Discussions about eggcorns and related topics
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Chris -- 2015-05-30
‘Make or brake’
Not in ADS-L archives
‘Brake’ is interesting as a near-synonym to break (as in, ‘put a stop to’).
(10,800 raw Google hits:)
California Senate Could Make or Brake Global Warming Bill
California Senate Could Make or Brake Global Warming Bill. If you were car-shopping,
would knowing how much global warming pollution one car emits compared …
ucsaction.org/ucsaction/ alert-description.tcl?alert_id=3368282 – 25k – Cached – Similar pages
Essential ingredients of a successful CPA Referral Program
The Three Essential Make-or-Brake Points of a Referral Program: Your existing
system is 90% GOOD – don’t scrap it! But DO check …
www.cpareferralsguide.com/essentials.html – 31k – Cached – Similar pages
Bain Rome News
Their book, “Mastering th e Merger – Four Critical Decisions that Make or Brake
the Deal,” published in Italy by Etas, is the result of analysis performed on …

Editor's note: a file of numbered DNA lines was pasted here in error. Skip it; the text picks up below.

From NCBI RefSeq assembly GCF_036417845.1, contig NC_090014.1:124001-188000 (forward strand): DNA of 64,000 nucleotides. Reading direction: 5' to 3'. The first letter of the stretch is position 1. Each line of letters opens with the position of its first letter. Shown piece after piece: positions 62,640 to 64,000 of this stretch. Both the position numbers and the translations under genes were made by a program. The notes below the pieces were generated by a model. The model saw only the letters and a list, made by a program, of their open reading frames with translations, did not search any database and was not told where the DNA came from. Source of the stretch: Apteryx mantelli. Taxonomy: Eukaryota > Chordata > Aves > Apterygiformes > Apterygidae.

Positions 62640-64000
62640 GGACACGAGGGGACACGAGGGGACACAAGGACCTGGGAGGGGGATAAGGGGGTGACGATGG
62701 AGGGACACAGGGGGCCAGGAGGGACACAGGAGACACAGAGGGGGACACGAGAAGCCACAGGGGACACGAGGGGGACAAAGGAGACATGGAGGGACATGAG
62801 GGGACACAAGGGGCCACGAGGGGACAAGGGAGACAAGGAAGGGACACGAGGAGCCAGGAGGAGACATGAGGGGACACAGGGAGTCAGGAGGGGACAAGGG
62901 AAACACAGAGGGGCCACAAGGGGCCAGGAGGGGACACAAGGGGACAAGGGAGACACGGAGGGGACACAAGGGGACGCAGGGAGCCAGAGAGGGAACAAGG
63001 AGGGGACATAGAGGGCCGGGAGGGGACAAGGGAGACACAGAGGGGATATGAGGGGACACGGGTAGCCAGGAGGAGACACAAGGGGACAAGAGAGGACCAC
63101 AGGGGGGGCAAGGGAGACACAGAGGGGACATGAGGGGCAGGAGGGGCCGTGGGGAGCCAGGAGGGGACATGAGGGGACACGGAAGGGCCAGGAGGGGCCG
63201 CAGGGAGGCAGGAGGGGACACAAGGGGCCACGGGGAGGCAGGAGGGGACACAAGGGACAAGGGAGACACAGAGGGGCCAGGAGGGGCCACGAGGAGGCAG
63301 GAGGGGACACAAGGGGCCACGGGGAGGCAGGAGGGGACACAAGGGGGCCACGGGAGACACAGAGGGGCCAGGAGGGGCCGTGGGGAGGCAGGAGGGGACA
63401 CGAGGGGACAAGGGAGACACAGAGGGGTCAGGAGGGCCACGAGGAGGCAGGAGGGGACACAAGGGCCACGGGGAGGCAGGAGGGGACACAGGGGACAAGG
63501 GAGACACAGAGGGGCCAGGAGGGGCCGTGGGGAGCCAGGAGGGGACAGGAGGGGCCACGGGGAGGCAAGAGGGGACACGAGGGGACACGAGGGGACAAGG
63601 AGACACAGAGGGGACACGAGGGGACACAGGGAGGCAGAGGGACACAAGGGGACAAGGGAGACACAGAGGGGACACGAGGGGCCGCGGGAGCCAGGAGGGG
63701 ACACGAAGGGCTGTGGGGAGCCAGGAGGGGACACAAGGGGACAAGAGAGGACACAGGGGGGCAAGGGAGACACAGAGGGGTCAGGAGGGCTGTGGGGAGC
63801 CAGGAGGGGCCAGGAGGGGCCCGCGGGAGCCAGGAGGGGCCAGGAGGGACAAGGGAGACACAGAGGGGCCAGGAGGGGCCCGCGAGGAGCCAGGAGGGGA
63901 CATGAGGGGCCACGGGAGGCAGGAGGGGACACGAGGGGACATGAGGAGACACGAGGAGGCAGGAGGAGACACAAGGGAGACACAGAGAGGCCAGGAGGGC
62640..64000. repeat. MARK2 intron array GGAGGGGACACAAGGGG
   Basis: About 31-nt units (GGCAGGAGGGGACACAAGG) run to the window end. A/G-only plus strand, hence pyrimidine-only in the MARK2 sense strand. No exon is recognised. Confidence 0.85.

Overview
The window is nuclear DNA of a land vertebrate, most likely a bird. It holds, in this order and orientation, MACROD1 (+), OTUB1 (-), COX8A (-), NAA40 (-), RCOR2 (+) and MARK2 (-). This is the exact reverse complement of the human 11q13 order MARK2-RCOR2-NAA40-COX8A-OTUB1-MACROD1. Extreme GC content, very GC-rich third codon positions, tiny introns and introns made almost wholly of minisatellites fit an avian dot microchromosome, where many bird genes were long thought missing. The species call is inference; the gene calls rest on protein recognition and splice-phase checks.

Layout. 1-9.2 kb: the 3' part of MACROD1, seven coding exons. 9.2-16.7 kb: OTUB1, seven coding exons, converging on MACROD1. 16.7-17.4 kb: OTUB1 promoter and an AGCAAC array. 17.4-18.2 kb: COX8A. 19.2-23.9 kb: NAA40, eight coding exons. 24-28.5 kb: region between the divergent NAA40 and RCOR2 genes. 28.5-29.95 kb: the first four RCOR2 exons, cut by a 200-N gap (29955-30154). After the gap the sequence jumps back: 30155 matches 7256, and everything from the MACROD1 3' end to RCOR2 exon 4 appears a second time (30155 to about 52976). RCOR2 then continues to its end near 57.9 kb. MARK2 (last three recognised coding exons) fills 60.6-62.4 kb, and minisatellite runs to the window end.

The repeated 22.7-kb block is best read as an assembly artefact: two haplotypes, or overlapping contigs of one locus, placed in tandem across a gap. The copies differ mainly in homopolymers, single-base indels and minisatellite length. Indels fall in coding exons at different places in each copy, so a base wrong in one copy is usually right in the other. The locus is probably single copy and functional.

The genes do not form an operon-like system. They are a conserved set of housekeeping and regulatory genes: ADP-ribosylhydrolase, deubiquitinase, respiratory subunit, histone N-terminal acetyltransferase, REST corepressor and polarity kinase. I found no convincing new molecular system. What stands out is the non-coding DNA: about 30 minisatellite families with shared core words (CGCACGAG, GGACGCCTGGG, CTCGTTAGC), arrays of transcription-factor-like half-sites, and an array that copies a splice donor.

www.bain.com/bainweb/LocalOffices/office_publications. asp?menuinit=1&office_id=141&language=1&... – 24k – Cached – Sim ilar pages
The near-synonymy of the two words may also figure in “brakewater” for “breakwater”—i.e., a manmade coastal barrier. Over 1400 ghits, but that figure is inflated by many hits for a brand of fishing reel called “Brakewater.” In some ways, “brakewater” makes a bit more sense than “breakwater”: waves can break on the shore, but you can’t break water—at least not in its liquid state. But you can try and slow down coastal waters before they reach the shoreline. Then again, maybe it’s just a more phonetic spelling.
Continuing Pat’s observation, ‘brake up,’ brake down,’ and ‘give me a brake’ are all extremely common. The line between misspelling and semantic overlap is hard to maintain.